Sometimes I curse the gods for pestering my tiny brain with so many thoughts, both useless and important. It's funny how the cursing of mythological characters cracks open the pot and lets some steam out, a second before the whole thing blows. I'm thinking of fashioning my own personal god and affixing him (of course he will be male) to the top of my brain, as a sort of steam-release valve.
I've spent years yelling at the real God and have decided it's no good; as recondite as He often is, He always pulls out the "Absolute Perfection" card and trumps my ( less impressive) run of moral failures.
In all seriousness and before I dive head-first into the shallow pool of Sacrilege (have I jumped already?) I'll get to my point: Life is maddening.
I wonder if human life has always been so difficult. My guess is that it's never been a cake-walk. Perhaps it's a bit more like Musical Chairs; we're all running around with a nervousness in our gut, looking out for a small slice of space to squeeze into, while keeping half an eye on the person with the boom box. When the music stops, we've somehow managed to miss the signs and stand enfeebled, shocked senseless; that mangled piece in our middles drops clear through to the floor.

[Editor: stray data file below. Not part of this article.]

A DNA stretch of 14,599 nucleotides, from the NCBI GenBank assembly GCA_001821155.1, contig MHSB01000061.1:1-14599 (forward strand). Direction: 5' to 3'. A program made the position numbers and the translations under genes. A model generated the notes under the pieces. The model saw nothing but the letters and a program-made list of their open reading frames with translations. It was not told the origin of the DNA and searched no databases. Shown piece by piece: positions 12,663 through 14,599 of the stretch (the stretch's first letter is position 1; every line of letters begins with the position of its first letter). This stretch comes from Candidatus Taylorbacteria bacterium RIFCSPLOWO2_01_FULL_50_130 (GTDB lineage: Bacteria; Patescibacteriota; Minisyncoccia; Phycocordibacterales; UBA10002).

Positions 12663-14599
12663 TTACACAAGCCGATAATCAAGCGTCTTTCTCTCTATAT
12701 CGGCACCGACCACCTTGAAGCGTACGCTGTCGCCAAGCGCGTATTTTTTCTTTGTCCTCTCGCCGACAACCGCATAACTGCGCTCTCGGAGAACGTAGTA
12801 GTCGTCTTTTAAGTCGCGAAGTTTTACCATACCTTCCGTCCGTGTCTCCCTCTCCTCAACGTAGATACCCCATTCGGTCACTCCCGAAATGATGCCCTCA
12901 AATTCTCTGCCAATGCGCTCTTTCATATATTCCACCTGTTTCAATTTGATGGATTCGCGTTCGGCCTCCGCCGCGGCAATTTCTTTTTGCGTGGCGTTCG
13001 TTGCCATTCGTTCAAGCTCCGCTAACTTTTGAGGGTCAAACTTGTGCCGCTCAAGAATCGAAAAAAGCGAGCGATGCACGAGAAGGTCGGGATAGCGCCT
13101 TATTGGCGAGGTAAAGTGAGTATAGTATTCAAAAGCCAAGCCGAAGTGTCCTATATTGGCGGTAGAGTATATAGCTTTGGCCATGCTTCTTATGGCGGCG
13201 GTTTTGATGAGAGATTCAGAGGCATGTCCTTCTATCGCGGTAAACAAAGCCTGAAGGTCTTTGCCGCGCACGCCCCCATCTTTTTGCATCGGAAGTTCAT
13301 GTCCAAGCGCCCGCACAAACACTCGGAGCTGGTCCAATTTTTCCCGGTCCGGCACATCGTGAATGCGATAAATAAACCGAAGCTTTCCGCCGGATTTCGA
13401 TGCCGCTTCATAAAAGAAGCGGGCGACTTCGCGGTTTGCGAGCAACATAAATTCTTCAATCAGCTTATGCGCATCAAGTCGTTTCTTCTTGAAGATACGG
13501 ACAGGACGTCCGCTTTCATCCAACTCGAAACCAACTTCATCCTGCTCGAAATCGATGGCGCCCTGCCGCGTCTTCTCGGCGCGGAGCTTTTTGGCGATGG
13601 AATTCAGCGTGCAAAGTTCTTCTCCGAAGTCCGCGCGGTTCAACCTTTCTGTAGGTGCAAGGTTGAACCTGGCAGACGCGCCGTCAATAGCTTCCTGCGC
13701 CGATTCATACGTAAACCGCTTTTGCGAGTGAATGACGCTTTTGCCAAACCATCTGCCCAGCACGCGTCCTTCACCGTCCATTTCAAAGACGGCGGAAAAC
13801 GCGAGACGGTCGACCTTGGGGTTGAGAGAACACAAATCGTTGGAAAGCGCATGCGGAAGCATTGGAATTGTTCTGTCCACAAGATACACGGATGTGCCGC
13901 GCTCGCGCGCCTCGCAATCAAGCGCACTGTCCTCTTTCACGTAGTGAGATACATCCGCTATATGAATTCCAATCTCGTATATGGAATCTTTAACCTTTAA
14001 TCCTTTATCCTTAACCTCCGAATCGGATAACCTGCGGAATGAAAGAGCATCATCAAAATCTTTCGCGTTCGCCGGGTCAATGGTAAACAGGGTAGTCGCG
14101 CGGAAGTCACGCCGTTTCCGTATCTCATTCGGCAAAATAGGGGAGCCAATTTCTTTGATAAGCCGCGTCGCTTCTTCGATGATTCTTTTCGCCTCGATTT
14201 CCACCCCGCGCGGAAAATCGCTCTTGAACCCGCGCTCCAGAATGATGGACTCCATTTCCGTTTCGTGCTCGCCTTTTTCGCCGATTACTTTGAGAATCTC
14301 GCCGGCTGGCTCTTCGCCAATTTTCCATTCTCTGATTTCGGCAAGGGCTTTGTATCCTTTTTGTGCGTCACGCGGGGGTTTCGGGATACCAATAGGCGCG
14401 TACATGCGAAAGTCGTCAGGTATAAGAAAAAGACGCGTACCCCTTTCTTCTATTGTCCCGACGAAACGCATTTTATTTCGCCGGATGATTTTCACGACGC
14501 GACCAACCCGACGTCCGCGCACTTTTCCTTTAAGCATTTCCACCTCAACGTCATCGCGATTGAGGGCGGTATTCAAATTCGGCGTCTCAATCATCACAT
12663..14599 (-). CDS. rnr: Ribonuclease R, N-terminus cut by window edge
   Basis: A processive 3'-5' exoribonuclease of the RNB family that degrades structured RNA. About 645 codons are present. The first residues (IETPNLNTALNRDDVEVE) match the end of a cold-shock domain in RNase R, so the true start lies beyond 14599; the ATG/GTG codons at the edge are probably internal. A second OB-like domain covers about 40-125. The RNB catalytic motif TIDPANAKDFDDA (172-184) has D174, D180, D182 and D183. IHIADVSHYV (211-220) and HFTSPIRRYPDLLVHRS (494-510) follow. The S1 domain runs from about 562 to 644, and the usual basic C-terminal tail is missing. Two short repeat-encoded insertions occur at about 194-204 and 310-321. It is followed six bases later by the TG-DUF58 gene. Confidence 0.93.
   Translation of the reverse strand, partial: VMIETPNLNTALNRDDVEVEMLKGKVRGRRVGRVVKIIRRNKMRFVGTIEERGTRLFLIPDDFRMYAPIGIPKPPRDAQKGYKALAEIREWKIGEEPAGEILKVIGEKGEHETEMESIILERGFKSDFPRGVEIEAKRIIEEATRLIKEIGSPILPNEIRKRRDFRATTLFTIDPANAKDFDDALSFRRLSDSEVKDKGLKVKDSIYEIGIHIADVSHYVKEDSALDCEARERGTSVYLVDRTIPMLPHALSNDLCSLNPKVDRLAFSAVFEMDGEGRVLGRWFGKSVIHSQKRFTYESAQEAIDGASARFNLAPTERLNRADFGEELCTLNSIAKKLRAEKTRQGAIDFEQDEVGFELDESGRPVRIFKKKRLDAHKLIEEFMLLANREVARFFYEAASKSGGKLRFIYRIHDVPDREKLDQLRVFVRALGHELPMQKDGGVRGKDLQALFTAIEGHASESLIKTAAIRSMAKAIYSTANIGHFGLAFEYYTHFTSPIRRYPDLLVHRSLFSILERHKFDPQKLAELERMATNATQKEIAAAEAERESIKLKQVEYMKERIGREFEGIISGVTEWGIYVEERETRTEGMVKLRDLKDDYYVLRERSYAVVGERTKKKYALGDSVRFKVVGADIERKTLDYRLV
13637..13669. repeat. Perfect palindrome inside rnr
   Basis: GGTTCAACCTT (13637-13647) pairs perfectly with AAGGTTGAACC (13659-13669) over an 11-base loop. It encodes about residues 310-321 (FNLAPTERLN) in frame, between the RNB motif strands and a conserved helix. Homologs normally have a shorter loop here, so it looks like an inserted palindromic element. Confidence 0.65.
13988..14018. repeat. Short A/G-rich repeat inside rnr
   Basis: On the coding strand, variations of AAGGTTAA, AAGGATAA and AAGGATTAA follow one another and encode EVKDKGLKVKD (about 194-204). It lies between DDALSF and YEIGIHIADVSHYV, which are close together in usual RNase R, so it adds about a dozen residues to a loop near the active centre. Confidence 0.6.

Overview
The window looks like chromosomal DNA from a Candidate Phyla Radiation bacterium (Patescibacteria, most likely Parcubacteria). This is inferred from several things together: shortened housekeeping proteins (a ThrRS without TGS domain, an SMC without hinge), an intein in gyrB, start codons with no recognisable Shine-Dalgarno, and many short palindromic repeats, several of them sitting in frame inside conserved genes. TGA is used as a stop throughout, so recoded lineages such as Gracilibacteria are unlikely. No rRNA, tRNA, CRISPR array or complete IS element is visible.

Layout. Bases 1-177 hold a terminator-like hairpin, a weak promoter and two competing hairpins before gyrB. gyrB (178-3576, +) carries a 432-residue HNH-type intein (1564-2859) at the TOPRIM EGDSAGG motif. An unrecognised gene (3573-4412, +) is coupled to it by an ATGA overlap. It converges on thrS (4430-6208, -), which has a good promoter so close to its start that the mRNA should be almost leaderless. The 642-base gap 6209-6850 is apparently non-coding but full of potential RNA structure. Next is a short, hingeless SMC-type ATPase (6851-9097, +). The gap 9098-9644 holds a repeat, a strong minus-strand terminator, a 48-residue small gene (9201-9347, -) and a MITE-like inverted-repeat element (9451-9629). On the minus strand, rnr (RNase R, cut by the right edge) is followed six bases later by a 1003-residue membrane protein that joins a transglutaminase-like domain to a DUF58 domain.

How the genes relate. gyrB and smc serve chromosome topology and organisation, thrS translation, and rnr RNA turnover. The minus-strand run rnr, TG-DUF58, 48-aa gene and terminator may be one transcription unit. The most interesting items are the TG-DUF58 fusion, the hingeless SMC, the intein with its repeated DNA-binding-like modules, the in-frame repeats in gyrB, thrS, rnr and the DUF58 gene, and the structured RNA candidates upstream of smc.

Children's games are altered since I was a girl. Musical Chairs now boasts a merciful 1:1 ratio of chairs to children. Red Rover isn't a Keeping Out; it's a Welcoming In. Kids can't even be on a winning team, anymore; the Law of Opposite's would rear it's head and call the other team losers. This is all part of the big conspiracy we adults concoct to hide from our children the genuine, cut-throat nature of life. I don't know why today's parents try to hide it while yesterday's parents practically created it; maybe, in the face of near-miraculous technology, we're more optimistic about the future of the human race. Maybe, as we move into a global society, we're sure that education and tolerance is the sanity that delivers us from evil. Or maybe each of us is still the red-faced girl who knows the game is over and she doesn't have a chair to sit on.
Kids seem to know our little secret; with the adults gone back inside, they pick up a game of Dodge-Ball. The stronger children pelt the smaller, slower, weaker ones, until somebody bursts apart the illusion of a gentle world with hot tears. They all think this is great fun and will play again tomorrow.
I think there is a sort of counter-intuitive wisdom in this, as there is in most things children do and adults frown upon. While I'm stuck inventing gods to yell at and chasing my tail around inside my head, weaving an impossible knot, the neighborhood ruffians are learning that they've got to run with all their might to evade a hit; that everyone trips over his own feet now and then; that sometimes the little ones deserve a head-start and that a ball can only be thrown so hard before someone gets hurt.